Being the remote master is a coveted position in our home. You’d think Dad would have that by default, and he does when he uses his app to override us all, but most of the time its one of the girls. Many times over this last summer I wished that I had remote control over access to my children’s devices. Especially the amount to time they spend on them. Welcome to ParentKit, an innovative app to control and schedule usage of your child’s iOS device.
Opening a ParentKit account enables you to upload a profile on their device that puts you in control, as much control as you feel you need. When you open the app you will be asked to create an account, from there you can add multiple devices to oversee by sending out an email that you open on their device. Follow the link to establish and install the profile. They won’t be able to see it unless they hunt for it. Once the profile was installed I could sit in my closet, if I chose, and exercise the power of Mom. I set up custom schedules of when the device is available for app use. I turned on and off FaceTime. I disabled Safari, YouTube and other media and listened to the kids try and figure out why things weren’t working or best, where all their apps went when I locked the iPods out . (When they came back on we found that the apps were scrambled all over and apps that had been grouped in a folder no longer were. Oops, it appears I made a mess for them to clean up ? Luckily they couldn’t hear my maniacal laugh.)
During the profile set-up I had a question about one of the instructions. It tells you to change the pass code on the device so that your child cannot delete the profile. I wanted to know just how easy it was to delete and why I had to change the code for everything. So I sent a message to support and was surprised by how quickly the developer got back with me. This is her helpful response and includes spoilers for the deletion.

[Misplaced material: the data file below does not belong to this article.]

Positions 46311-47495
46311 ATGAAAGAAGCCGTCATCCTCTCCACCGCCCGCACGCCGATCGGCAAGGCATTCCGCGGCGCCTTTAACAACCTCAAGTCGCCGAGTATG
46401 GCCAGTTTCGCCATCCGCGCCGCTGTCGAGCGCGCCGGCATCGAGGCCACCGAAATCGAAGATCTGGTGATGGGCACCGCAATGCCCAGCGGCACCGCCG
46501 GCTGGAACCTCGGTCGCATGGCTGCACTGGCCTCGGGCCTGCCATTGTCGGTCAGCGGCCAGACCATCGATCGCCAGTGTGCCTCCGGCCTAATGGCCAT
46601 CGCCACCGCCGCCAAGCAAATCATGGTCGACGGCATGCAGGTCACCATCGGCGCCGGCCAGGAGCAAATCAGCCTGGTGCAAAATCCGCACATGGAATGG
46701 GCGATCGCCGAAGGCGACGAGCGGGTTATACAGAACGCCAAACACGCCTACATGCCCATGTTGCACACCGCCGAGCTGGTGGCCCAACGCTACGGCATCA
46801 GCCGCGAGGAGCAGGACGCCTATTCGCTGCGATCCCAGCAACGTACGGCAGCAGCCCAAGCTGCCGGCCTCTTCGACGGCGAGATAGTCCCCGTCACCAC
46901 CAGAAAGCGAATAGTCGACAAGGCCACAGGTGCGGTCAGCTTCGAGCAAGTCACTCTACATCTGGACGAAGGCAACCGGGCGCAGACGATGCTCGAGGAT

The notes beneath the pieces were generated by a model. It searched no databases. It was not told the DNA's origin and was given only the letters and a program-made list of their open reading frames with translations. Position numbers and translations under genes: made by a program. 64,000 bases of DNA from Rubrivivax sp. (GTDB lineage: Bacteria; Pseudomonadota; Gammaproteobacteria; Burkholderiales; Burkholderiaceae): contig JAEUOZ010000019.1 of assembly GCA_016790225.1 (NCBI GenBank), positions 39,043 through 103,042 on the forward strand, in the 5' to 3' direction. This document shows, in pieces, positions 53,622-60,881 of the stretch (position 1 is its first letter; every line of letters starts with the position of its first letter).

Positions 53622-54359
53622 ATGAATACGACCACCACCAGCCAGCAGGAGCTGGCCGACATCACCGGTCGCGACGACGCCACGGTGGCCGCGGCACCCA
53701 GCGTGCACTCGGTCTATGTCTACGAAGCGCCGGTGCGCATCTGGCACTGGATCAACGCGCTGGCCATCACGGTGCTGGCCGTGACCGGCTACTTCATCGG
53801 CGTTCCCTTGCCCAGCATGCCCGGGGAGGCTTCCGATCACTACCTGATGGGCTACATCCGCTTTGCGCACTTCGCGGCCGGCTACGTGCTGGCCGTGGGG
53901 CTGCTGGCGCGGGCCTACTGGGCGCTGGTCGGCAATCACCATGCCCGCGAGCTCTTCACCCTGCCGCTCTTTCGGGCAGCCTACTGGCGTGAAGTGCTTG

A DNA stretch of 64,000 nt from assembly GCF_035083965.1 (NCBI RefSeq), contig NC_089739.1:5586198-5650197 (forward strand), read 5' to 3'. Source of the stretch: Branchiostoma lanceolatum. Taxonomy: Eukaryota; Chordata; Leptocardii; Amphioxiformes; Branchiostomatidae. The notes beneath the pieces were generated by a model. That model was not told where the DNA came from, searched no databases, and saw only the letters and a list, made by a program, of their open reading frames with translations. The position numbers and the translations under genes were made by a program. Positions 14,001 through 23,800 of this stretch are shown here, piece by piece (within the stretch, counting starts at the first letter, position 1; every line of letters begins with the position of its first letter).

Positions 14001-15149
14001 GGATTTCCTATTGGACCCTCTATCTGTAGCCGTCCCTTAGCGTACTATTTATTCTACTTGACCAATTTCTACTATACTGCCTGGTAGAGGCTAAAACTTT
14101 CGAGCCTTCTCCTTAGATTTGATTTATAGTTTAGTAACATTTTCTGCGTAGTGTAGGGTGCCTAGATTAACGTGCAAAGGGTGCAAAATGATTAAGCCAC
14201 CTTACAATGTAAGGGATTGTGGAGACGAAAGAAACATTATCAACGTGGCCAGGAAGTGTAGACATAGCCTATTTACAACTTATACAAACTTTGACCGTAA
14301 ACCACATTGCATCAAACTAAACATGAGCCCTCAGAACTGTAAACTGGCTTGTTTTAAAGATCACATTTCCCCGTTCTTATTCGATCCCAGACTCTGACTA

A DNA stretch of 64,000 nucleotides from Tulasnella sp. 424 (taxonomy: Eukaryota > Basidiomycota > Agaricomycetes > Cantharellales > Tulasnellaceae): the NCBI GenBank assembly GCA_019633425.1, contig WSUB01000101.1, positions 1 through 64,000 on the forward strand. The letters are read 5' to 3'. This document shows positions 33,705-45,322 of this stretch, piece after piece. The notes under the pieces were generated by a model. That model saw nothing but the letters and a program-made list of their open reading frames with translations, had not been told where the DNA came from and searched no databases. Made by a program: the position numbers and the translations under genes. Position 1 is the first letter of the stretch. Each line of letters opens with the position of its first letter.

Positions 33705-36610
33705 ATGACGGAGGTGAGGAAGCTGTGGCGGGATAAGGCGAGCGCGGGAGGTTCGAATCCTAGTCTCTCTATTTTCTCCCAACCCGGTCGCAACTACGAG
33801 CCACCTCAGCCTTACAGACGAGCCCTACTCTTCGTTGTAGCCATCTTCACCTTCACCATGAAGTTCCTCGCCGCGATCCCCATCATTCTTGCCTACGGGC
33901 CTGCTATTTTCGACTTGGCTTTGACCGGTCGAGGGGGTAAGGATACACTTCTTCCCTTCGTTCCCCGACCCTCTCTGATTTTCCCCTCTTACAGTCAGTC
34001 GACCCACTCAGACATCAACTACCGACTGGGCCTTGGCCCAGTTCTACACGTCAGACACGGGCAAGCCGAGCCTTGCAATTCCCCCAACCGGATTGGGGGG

When you send the email to your child’s device a profile is uploaded to it. This profile can be deleted. To protect against this happening, you can use a pass code. When you attempt to delete the profile you will be prompted for the code. To find the profile go to Settings> General> Profiles. Ideally we would like to pass code lock just this profile section of the device but Apple won’t allow us to do this. So for now it can only be protected by the general pass code you enter from the lock screen.
For my older teens who use their iPhone/iPad/iPods at school for research, changing their pass code isn’t ideal. Since I let them know last night with my power play that there is a profile on their device, I’ll ask them to leave it installed. Luckily for me they are pretty respectful and I’m not too worried they’ll delete it. Using my master control reminded them that when I think they are abusing their privileges I can in fact shut them down. One drawback for our family is that ParentKit doesn’t work on all our devices. Little Sis is fortunate enough to have an iPod to use whenever she wants. But, since she didn’t purchase it on her own it’s a hand-me-down 2nd gen and isn’t covered with the Kit.
I think the developer is on to something really good here and her quick reply from tech support shows her commitment to app users. If I were giving a younger child their first device I would be sure to install a profile and start them off with healthy viewing habits, I’d probably limit their ability to install or purchase apps until I know they understand about cost and purchase power. I think ParentKit is also a good tool when someone abuses their privileges and needs a gentle reminder of the rules. Overall this Mom says “Well done!”